Patterns of herpes simplex virus shedding over 1 month and the impact of acyclovir and HIV in HSV-2-seropositive women in Tanzania.
Author(s): Tanton C, Weiss HA, LeGoff J, Changalucha J, Clayton TC, Ross DA, Belec L, Hayes RJ, Watson-Jones D
Affiliation(s): Centre for Sexual Health and HIV Research, Research Department of Infection and Population Health, University College London, Mortimer Market Centre, off Capper Street, London WC1E 6JB, UK. email@example.com
Publication date & source: 2011-08, Sex Transm Infect., 87(5):406-11. Epub 2011 Jun 8.
Publication type: Multicenter Study; Randomized Controlled Trial; Research Support, Non-U.S. Gov't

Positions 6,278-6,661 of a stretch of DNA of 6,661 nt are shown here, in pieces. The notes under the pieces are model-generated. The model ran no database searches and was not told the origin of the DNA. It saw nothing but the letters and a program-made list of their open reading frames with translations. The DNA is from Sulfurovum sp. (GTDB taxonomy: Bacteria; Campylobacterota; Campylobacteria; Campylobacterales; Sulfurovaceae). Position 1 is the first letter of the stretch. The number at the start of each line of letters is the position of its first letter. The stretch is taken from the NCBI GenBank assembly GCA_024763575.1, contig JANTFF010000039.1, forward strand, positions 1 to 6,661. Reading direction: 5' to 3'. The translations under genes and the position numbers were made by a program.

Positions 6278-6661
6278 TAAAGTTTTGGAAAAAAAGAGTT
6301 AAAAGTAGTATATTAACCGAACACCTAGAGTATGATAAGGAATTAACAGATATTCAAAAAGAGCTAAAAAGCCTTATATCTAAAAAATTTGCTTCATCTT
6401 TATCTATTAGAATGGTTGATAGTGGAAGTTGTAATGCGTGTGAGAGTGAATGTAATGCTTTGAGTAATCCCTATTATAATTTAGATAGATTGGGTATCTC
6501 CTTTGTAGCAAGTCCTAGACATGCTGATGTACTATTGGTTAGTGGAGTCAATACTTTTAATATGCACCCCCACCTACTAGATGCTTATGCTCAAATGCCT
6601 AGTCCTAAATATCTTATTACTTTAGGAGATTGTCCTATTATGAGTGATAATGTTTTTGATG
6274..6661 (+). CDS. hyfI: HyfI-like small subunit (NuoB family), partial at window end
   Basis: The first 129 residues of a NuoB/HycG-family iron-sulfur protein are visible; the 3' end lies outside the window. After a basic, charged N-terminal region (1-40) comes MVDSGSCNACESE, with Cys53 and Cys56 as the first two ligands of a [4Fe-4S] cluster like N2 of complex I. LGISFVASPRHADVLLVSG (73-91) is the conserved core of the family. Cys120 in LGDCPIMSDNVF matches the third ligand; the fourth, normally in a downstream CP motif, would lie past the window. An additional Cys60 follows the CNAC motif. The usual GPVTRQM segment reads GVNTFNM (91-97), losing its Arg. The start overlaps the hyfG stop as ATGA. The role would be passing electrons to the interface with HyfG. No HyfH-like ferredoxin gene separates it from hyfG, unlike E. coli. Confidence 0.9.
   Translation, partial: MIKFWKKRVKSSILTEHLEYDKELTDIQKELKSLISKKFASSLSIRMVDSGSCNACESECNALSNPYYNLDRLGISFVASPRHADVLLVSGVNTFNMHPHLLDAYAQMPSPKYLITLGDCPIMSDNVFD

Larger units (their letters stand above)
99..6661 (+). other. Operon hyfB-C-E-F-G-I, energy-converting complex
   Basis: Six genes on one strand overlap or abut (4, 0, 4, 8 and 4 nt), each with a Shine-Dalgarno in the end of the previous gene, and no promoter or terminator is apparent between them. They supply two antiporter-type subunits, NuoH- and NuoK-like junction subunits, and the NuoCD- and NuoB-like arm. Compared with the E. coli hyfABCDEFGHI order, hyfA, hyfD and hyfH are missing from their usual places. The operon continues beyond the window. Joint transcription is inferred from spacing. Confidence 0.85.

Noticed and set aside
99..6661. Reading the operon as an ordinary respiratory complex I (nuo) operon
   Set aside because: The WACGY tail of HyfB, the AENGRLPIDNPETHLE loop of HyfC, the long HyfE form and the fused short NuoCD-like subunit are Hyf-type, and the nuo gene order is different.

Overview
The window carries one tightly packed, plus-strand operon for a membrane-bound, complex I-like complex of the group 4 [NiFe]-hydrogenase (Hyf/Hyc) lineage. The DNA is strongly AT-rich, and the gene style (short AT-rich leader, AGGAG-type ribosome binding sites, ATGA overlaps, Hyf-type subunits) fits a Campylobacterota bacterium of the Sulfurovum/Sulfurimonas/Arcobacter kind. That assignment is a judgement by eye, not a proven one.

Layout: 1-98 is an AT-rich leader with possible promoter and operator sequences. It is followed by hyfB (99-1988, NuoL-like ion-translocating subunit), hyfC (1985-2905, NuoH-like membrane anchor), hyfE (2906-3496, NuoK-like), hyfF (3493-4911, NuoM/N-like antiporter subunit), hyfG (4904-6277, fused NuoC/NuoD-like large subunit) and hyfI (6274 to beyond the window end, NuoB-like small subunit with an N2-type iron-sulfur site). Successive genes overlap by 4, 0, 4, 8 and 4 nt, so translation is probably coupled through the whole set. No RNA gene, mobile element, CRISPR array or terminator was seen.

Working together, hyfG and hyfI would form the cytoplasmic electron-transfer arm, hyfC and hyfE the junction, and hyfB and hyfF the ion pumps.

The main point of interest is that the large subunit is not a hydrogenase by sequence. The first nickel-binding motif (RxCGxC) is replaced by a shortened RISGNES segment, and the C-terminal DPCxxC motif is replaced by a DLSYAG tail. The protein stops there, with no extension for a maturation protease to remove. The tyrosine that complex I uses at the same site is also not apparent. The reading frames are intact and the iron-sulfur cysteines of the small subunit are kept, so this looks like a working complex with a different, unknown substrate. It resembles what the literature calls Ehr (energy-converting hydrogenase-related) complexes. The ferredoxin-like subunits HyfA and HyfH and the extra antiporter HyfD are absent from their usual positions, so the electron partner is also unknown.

OBJECTIVES: Few studies have examined the frequency and duration of genital herpes simplex virus (HSV) shedding in sub-Saharan Africa. This study describes HSV shedding patterns among a sample of HSV-2-seropositive women enrolled in a placebo-controlled trial of HSV suppressive therapy (acyclovir 400 mg twice a day) in Tanzania. METHODS: Trial participants were invited to participate in a substudy involving 12 clinic visits over 4 weeks. At each visit, cervical, vaginal and external skin swabs were taken and analysed for HSV DNA using inhouse real-time PCR. RESULTS: HSV shedding was mainly subclinical (90%; 57/63 shedding days in the placebo arm). The most frequent shedding site was the external skin, but HSV DNA was detected from all three sites on 42% (27/63) of shedding days. In HIV-negative women, HSV DNA was detected on 3% (9/275) of days in the acyclovir versus 11% (33/309) in the placebo arm, while in HIV-positive women, detection was on 14% (23/160) versus 19% (30/155) of days, respectively. CONCLUSIONS: HSV shedding was common, varying greatly by individual. Shedding rates were similar to studies in African and non-African settings. Among HIV-negative women, shedding rates were lower in the acyclovir arm; however, acyclovir did not substantially impact on HSV shedding in HIV-positive women.